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The village of Bray is the smallest place in Britain with the most millionaires – 160 of its 4,600 residents have assets of more than £10 million. A cluster of seven Michelin stars will do that to place. But you don’t need to be ordering a super yacht to visit (phew).

Nestled on the banks of the Thames, it’s picture postcard pretty, just 30 minutes from London and boasts two of the UK’s three-star Michelin restaurants – Alain-Roux’s The Waterside Inn and Heston Blumenthal’s flagship culinary curiosity shop The Fat Duck, PLUS his Muddy Award-winning, one Michelin star gastropub The Hind’s Head.


Nothing stuffy, but lots of luxury. Like dining with in your besties country house (if they happen to be one of Bray’s super-rich).

A 15th century inn, The Hind’s Head offers what it calls ‘traditional British cuisine’ with a menu that reintroduces some historic dishes with a hit of Heston theatre. But to be honest, the ‘pub’ is more like a batty uncle’s country house, serving exceptional cocktails every bit as surprising as the food. The Tudor building (famously owned by the unprincipled Vicar of Bray) was given a spectacular makeover a a few years ago and Head Chef Pete Grey (a Heston veteran having worked here for more than seven years), has made the  kitchen is own. So expect Heston’s DNA, but credit must be given to this talented chef who has retained the Michelin star year after year and consistently delivers superb cookery on behalf of the big man.

The look now reflects its hunting lodge and coaching inn past, with a vibe that is elegantly eccentric with a nod to the many royal connections. Upstairs is now The Royal Lounge  (venue for Prince Philip’s stag do)– is a cocktail bar, with tweed and velvet furnishings, taxidermy and dim lighting. Think cool gentlemen’s club without the overflowing testosterone.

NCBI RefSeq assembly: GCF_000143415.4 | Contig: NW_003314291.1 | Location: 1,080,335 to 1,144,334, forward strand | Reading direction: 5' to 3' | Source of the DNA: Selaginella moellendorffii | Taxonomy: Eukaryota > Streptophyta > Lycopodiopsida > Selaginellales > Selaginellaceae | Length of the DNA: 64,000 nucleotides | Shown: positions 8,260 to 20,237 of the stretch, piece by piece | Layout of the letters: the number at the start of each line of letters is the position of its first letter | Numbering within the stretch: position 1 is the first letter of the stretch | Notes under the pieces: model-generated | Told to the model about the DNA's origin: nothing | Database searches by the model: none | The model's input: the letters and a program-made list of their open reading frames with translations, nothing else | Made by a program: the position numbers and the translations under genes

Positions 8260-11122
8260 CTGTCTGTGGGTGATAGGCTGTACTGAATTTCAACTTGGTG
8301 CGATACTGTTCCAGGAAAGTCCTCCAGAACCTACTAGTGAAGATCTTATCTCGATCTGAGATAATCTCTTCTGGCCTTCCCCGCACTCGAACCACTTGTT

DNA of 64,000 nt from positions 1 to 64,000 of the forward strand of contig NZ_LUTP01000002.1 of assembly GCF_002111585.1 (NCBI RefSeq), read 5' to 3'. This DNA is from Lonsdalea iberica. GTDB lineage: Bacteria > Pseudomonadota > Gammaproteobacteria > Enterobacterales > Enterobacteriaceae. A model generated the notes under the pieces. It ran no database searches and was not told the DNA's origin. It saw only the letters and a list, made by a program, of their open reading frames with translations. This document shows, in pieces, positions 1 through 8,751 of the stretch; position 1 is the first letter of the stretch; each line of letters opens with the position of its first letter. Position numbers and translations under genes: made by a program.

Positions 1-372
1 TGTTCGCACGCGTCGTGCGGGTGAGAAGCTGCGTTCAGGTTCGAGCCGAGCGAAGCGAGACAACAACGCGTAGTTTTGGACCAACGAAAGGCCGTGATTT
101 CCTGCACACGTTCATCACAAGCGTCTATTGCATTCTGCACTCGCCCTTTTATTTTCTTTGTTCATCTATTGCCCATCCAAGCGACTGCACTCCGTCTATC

A right royal knees up is demanded in The Vicar’s Room – private dining with added drama.

The restaurant occupies the whole of the ground floor, a rich mix of wooden paneling, leather chairs, settels, fireplaces and parquet flooring. It’s relaxed, buzzy and the service is attentive, as you would expect from a starred gaff, but the surroundings are informal yet luxurious. For private parties you should book the dramatic Vicar’s Room (there’s no room charge), where you can dine surrounded by Queen Elizabeth I and Queen Mary. 


Do not miss the opportunity to sink a cocktail  in The Royal Lounge – it’s theatrical and very cool. Aesthetically it is right up my street – shotgun chandeliers, Heston and his team immortalised in curtain fabric and cool artwork. The drinks menu is vast, craft beers, artisan gins (good to see Muddy fave Berkshire Botanical on the bar shelf) and spirits, cocktails and mocktails that taste as good as the ones with booze.

In the restaurant we sat next to enormous fireplace on the ground floor. Snacks are available either in the Royal Lounge with drinks or at your table, with a la carte, vegan and vegetarian menu to tickle your tastebuds. To kick off our dinner on a busy Friday night service, I couldn’t resist sharing a signature Scotch Egg and a portion of Quavers – shards of Prawn Cracker-esque puffed crunchiness flavoured with beetroot, mushroom and spiced cauliflower. Lush. The Scotch Egg is always a joy to eat. Served in a silver egg cup and mustard mayo. How The Hind’s Head produce perfectly cooked eggs every single time is a mystery to me. It is nothing short of a culinary miracle.